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Transcript

Demonstration – ZFS Storage Appliance Details

Oracle ZFS Storage Appliances – Demonstration  ZFS Storage Appliance Details (Part 6 of 6)

 

>> Mick:  Now we’re going to look at the Storage Appliance in some detail.

 

[pause]

 

The first thing we’re going to do is just have a quick look through the different menus that you see here at the top. You can see that within the different menus – can you see here you have services, storage, network, etc. on the configuration? These are maintenance menu which allows you to do things with the system.

 

For example, do a reset which is what I have to do every time I want to start from scratch for example. I can create shares. I can look at the system status and my status screen showing various analytics or I can generate specific analytics.

 

[pause]

 

Just let’s get started by showing you how I can add statistic, say a percent utilization of the CPU and instantly I’ll get a nice graph coming up. I can add another statistic like network interface statistics. I can go on like this creating whatever statistics I like. Using these little buttons here, these icons, I can show a minute of data, show an hour. Obviously, the appliance would need to be running for some time before I could actually show these in full detail – show a full day, etc. I can represent data by different types of graph. You can see pretty detailed information is available.

 

[pause]

 

Let’s go back. What I’ll do is start by going into configuration and I’ll create a user account. The analogy would be just like creating a user on a Microsoft system or Unix box. I’ll click on plus (+), I’ll create a user. ZFSuser1, local only, not on the network directory. Clear the password.

 

[pause]

 

The things here require sessionalization. It would mean if they user logged in, they have to type a reason as to why they’re logging in, if they have some sort of admin function on the Storage Appliance. I only want to use the user for authenticating when I access the share. If I click kiosk user, that would then restrict what they could see when they use the browser interface to look at the Storage Appliance.

 

[pause]

 

I’m going to add the user then I’m going to go into shares. Rather than create a single share, which I could do, I’m going to go into projects so I can categorize my share under project which will make it easier for me to manage a bit later. I’m going to add a project called SkillBuilders.

 

[pause]

 

Now I’m going to go back into shares and bring up my projects, select SkillBuilders. Now when I create a file system that will be associated with that project (as you can see) and I’m going to create a share called reports owned by the user I’ve just created, zfsuser1. Here I can set my permissions, which you can see are Unix permission groups, and I can click on individual permissions. I’m just going to leave read-write execute for owner at the moment.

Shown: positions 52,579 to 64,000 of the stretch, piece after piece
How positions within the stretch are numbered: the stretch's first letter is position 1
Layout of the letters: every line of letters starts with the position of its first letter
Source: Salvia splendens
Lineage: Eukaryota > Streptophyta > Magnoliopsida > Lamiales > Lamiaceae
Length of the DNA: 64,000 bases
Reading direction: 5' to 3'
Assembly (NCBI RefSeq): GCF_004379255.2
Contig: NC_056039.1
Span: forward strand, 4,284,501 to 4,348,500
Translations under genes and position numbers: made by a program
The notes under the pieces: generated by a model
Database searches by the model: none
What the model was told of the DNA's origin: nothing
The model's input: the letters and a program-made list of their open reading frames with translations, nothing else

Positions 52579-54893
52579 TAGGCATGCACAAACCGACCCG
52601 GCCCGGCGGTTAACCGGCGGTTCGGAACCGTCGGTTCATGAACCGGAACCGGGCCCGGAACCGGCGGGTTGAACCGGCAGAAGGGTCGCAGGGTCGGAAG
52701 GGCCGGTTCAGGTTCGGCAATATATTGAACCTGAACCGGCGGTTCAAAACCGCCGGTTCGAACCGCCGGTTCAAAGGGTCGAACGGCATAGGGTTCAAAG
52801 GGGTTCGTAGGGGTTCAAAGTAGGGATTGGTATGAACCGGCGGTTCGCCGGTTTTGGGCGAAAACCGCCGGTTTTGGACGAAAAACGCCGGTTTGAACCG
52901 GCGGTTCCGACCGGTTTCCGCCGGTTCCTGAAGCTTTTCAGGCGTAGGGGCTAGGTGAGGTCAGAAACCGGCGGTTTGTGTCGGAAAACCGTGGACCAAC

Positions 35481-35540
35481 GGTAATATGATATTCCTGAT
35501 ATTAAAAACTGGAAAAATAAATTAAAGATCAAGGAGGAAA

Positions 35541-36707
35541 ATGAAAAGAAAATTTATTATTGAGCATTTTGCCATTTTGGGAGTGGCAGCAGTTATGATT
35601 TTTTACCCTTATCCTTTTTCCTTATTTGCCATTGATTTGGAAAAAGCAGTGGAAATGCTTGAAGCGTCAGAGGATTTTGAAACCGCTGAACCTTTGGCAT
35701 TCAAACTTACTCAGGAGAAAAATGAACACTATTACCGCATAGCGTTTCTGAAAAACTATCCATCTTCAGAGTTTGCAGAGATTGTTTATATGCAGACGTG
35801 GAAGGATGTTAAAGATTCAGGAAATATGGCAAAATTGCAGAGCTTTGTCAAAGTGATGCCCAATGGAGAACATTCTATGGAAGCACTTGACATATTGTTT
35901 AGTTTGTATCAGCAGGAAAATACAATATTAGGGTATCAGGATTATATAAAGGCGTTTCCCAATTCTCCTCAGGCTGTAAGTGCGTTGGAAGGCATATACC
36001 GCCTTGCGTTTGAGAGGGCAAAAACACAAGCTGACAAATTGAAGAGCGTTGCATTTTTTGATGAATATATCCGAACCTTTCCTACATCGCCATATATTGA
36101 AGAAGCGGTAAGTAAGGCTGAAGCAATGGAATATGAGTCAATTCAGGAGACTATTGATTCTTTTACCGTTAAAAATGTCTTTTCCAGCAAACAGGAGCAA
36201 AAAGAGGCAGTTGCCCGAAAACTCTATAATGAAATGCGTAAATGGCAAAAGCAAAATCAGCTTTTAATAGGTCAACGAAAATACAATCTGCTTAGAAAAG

[pause]

 

From there I’ve created a share. Now you might say, “How would you see this?” Just like any other share. If I go into a remote session, I’m going to log into a local system, logging in as zfsuser1. I’ve got the equivalent user account setup on my Solaris 10 system.

 

[pause]

 

If I do showmount-c, I can see the report share is exported. Note the default mount point export report which I can change if I want to but everything is shared from /export.

 

In order to mount this manually I would need to become root on my Solaris box and then mount mnt directory and /mnt. As you may be aware, if you’re used to Solaris, it is always a mnt directory that’s handy for mounting stuff. Usually it is.

 

[pause]

 

Maybe I’ve already got it mounted. Let’s make a different directory. That’s better.

 

[pause]

 

>> Dave:  A couple of questions in the queue, Mick. Is this a good time?

 

[pause]

 

>> Mick:  Fire away, Dave.

 

[pause]

 

>> Dave:  You’re using the command line now and as far as the configuration that you did before, can command line be used for the ZFS Storage Appliance?

 

>> Mick:  Yes. The command line can be used under any circumstances that I’m showing you graphical facilities for. In fact, the command line has more capability than the browser interface.

 

In this particular window here – I’m actually logged into a different system so I’m actually accessing the share from a Solaris machine. As you can see, I have mounted it but I cd to it, even though I’m root, it won’t allow me. If I drop back to my ZFS user and then cd, I’m in because that was the user I used to identify the system when I created the report share.

 

Just to show you hopefully I can make a directory – and there we are. I could always start adding data but because it’s an emulated system, the performance isn’t particularly good. But you can see that I can indeed share and I can access the share and I can control access to it for user, and so forth.

 

[pause]

 

If I go back to shares – there’s my share that I’ve created – it’s important to note, imagine I want to edit that and I can’t see an edit button anywhere. If I point to it, notice how you can now see the edit. So I can go in and I can change aspects, I could add a quota which is a limitation of the amount of space it could use. A reservation is a guarantee of a minimum amount of space which is ZFS facility in its own right.

 

[pause]

 

I could add up the facilities to that share, make data compression.

 

[pause]

 

I choose from a variety of compression characteristics and a variety of other properties at the same time. Then click “Apply” to have those take effect.